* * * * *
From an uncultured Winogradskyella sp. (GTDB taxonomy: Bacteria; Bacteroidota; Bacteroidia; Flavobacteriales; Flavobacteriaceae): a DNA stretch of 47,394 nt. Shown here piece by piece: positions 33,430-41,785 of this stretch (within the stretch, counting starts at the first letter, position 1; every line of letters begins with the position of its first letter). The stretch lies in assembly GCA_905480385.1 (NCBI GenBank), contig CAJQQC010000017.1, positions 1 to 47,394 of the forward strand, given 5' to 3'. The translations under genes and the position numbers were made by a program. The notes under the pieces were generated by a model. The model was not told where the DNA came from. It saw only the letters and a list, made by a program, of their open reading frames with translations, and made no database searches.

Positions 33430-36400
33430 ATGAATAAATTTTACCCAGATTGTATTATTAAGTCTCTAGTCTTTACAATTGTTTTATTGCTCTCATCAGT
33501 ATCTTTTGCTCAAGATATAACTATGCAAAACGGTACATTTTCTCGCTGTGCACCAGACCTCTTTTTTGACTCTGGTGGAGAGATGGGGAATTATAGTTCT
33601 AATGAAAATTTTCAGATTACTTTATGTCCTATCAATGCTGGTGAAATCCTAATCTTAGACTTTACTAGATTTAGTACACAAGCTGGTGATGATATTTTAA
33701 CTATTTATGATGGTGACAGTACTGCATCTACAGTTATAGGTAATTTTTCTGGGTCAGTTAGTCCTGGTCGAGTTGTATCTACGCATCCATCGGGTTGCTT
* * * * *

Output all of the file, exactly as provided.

From an uncultured Winogradskyella sp. (GTDB taxonomy: Bacteria; Bacteroidota; Bacteroidia; Flavobacteriales; Flavobacteriaceae): a DNA stretch of 47,394 nt. Shown here piece by piece: positions 33,430-41,785 of this stretch (within the stretch, counting starts at the first letter, position 1; every line of letters begins with the position of its first letter). The stretch lies in assembly GCA_905480385.1 (NCBI GenBank), contig CAJQQC010000017.1, positions 1 to 47,394 of the forward strand, given 5' to 3'. The translations under genes and the position numbers were made by a program. The notes under the pieces were generated by a model. The model was not told where the DNA came from. It saw only the letters and a list, made by a program, of their open reading frames with translations, and made no database searches.

Positions 33430-36400
33430 ATGAATAAATTTTACCCAGATTGTATTATTAAGTCTCTAGTCTTTACAATTGTTTTATTGCTCTCATCAGT
33501 ATCTTTTGCTCAAGATATAACTATGCAAAACGGTACATTTTCTCGCTGTGCACCAGACCTCTTTTTTGACTCTGGTGGAGAGATGGGGAATTATAGTTCT
33601 AATGAAAATTTTCAGATTACTTTATGTCCTATCAATGCTGGTGAAATCCTAATCTTAGACTTTACTAGATTTAGTACACAAGCTGGTGATGATATTTTAA
33701 CTATTTATGATGGTGACAGTACTGCATCTACAGTTATAGGTAATTTTTCTGGGTCAGTTAGTCCTGGTCGAGTTGTATCTACGCATCCATCGGGTTGCTT